New York Times reporter Scott Shane and Washington Post research editor Alice Crites educated and entertained the crowd at a joint meeting of the SLA Government Information Division (DGI) and the ALA Government Documents Roundtable (GODORT) in Arlington, Virginia, on October 15. Scott and Alice discussed how they find and use government information, what their favorite sources are, and which documents even they have trouble tracking down. Scott told the crowd that librarians probably see many more documents than he does, so please feel free to send any "smoking memos" to firstname.lastname@example.org. Alice waited for Scott to leave the room before requesting that hot documents instead be sent to email@example.com.
Scott Shane covers the national security and intelligence beat at the Times. He is the author of Dismantling Utopia: How Information Ended the Soviet Union (Chicago: Ivan R. Dee, 1994). At the Times, he has covered such stories as the 2006 intelligence agency attempt to reclassify already-public documents at the National Archives and the 2007 trial of Scooter Libby.
Scott said he loves documents because they are fixed in time, unlike people whose memories and stories morph over time. Good documents reveal more than the author intended, and Scott told a story that illustrates the indirect way a reporter may use a document to uncover intelligence. When the White House report Our National Strategy for Victory in Iraq was originally released, the electronic file's document properties showed the original author as "feaver_p". Peter Feaver worked in the White House and was a political scientist from Duke University. Scott called a colleague of Feaver's at Duke and learned that their research centered on the proposition that people will support a tough war if they think victory is in sight. For the resulting December 4, 2005 Times article, see http://www.nytimes.com/2005/12 /04/politics/04strategy.html (registration required).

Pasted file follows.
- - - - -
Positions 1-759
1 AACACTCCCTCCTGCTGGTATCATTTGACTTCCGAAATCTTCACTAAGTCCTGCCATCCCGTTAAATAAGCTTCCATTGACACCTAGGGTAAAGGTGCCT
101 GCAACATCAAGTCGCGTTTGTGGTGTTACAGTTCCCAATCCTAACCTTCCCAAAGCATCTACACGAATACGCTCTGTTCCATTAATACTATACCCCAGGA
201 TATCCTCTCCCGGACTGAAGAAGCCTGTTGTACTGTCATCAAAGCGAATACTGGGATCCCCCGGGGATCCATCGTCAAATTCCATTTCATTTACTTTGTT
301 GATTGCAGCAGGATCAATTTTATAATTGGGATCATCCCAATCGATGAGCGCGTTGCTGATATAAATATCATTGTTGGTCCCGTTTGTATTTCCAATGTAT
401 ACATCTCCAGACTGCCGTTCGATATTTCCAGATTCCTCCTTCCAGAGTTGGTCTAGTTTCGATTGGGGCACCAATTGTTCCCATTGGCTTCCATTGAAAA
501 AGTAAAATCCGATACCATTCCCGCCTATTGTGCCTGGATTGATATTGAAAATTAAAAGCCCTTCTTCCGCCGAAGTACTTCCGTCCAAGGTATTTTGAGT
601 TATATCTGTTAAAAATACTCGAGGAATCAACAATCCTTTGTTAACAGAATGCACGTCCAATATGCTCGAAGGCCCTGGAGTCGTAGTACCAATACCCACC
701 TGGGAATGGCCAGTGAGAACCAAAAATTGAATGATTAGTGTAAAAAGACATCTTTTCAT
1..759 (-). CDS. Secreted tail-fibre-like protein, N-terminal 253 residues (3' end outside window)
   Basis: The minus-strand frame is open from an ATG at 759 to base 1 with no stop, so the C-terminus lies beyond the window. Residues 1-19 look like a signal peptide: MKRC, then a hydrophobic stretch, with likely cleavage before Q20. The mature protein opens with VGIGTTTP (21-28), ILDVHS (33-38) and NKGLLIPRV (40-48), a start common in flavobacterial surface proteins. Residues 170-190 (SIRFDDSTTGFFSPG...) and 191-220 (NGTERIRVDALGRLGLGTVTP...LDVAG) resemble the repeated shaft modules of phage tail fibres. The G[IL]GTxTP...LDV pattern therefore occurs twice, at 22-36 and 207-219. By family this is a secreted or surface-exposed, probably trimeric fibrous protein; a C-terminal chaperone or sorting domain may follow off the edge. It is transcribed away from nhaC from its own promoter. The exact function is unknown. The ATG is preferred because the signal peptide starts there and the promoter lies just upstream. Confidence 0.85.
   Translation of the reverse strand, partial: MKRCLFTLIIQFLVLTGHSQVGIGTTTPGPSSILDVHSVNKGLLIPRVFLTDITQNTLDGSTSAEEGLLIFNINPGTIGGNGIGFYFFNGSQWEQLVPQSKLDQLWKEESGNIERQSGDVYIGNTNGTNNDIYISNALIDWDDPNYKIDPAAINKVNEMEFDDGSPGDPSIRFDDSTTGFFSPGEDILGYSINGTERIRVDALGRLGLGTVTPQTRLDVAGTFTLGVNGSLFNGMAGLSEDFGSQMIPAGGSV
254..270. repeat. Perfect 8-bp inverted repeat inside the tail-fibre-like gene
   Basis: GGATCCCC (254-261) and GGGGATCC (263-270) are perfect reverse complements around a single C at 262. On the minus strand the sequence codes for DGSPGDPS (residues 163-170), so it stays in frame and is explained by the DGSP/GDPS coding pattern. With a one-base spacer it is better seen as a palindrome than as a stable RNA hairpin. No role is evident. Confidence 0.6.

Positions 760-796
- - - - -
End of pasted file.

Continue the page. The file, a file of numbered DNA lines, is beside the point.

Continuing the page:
Scott is a heavy user of the Freedom of Information Act, but the process is too slow to help with most news deadlines. He'll file a FOIA request when he has an idea or a "passing thought" that might relate to a long-term project. By the time the documents arrive, he has usually forgotten about making the request. Getting the envelope is "just like Christmas." Scott and Alice noted that one can FOIA an agency's FOIA release list. Documents on that list will arrive sooner because they have already been located and cleared by the agency. Scott is still waiting for a positive response from the State Department to a FOIA request for documents relating to Secretary Colin Powell's February 2003 WMD speech before the United Nations Security Council.
Since Scott works on national security and intelligence issues, much of the information that would assist his coverage is classified and not available until long after the fact. Scott says a favorite source is the CREST (CIA Records Search Tool) database of historical, unclassified intelligence documents that can be used on-site at the National Archives. He said his colleagues laugh at him because he gets scoops from 1964.